I recently got to work with an amazing model to create some portfolio images for her – we decide to meet in the New Forest and at the worst time of day possible – midday in June, when the weather was lovely and sunny. For me though there was a fantastic opportunity to practice to overcome the lighting conditions to create a variety of images.
Most shots were taken on a 70-200 lens, with off camera flash either the AD200, the AD360 with the help of a softbox or #Magmods .
I have been looking for a while for some MagMods to add to my camera flash units because I really like being able to control light on and off camera and I have come to realise these are pretty amazing accessories to own. I started my collection with a MagSphere and a Mag Grip – both purchased through Amazon Uk with Jack the Hat being the UK supplier. Continue reading →
Working with models is for me a great opportunity to experiment with different lighting styles, different looks and techniques whilst on location with a person who has the patient to stand there, to co-operate and to perhaps add interest to the shot.
I have learnt since working with the odd model a few interesting things:
Models and photographers don’t appreciate the same thing, photographers are looking at light, at backgrounds, at stories and at what creates a great interest – models often want to look and feel good.
If a model’s portfolio has just one facial expression – that could be all they can do, or all that they are happy with – a great model has a portfolio that showcases a range of styles and expressions and is happy to experiment and can often add value to the images with his/her input and ideas.
Mature models are often more interesting to work with, they have more stories to tell, more life experience.
Being a female photographer is unusual – a lot of models are nervous working with a girl at first, once they relax – it is often great fun, girl friends together and they open up about other photographers they work with, and some have made the model feel uncomfortable… my personal advice is to get to know the photographer before you shoot naked or part naked – be comfortable with them first, and to be honest if they can’t take flattering images with clothes on… I would not go any further.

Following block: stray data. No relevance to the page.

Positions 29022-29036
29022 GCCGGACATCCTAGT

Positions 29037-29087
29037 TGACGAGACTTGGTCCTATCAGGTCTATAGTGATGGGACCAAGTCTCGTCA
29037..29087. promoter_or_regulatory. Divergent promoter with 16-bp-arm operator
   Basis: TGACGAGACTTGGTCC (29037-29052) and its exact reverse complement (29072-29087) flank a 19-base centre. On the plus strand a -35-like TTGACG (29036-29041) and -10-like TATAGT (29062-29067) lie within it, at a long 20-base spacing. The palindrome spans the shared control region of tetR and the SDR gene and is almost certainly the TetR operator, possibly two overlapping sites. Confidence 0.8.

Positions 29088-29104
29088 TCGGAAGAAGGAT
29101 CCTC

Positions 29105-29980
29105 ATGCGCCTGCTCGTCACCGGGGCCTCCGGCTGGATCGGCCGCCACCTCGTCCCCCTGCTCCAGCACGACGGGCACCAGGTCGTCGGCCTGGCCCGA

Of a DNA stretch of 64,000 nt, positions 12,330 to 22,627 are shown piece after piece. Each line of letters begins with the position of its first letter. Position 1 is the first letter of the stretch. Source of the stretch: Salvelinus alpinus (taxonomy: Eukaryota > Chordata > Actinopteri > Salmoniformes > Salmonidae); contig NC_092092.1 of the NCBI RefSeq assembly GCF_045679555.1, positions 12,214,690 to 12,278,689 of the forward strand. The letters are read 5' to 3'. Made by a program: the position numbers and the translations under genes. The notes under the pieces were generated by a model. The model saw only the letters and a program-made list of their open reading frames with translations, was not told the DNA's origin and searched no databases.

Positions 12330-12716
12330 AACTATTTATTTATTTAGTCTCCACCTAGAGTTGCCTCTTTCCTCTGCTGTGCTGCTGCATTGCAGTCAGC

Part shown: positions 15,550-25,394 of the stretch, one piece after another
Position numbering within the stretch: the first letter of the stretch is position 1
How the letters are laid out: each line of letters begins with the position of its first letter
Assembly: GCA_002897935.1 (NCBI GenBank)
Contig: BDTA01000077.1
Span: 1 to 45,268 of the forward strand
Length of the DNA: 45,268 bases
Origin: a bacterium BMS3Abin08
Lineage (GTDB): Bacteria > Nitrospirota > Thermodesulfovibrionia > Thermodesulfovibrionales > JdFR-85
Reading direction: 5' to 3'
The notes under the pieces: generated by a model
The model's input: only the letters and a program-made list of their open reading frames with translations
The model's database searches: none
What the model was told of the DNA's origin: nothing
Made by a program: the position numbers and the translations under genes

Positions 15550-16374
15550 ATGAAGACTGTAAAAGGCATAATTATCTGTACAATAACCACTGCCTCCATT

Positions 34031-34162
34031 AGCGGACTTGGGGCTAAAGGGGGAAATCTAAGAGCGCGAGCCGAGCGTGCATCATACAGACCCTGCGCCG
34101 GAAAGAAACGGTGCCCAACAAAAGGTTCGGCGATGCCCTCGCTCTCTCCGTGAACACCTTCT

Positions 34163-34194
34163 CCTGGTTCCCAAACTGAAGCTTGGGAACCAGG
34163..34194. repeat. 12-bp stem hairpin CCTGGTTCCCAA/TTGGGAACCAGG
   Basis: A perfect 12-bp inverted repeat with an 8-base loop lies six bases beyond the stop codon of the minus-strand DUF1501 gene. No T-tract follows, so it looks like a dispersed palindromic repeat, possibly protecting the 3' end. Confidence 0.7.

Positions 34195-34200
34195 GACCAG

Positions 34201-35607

Models see a lot of photos of themselves – their view of the end image is just their opinion… they are looking for different things, and don’t really appreciate the value of the photographer at times.
These are some experimental shots from a recent beach shoot where I am experimenting with camera style and lighting out and about, the day was overcast, I had a flash on camera with a magmod diffuser and an off camera flash with a yellow gel behind the model. I wanted to capture the warmth of summer (it was March) – add my own touch (the sunglass) and create a shot that was a little different – in processing I added the lens flare and some bokeh.
The lens flare I think is a little too much, I think it does need some more work, but I was please with how you can see her eyes through the tinted glasses – it is an example of a style that I associate with glamour, fashion shoots, and professionals, the model in question does not like it.
Another experiment – it did not quite work, so it is something I want to try again – my focusing is off… I had a ND8 filter on the camera, it on a tripod and the off camera flash I moved closer to freeze the moment – I was trying to freeze the model and yet create milky water, and movement on the waves – I love the wave… it is a tad over exposed, but it is something I want to try again…. my model had suggested bikini shots but was reluctant to even get wet toes!
I added framing – which I think ruins the image totally and draws you eyes from the subject too … if the image is not sharp enough, no amount of editing will help!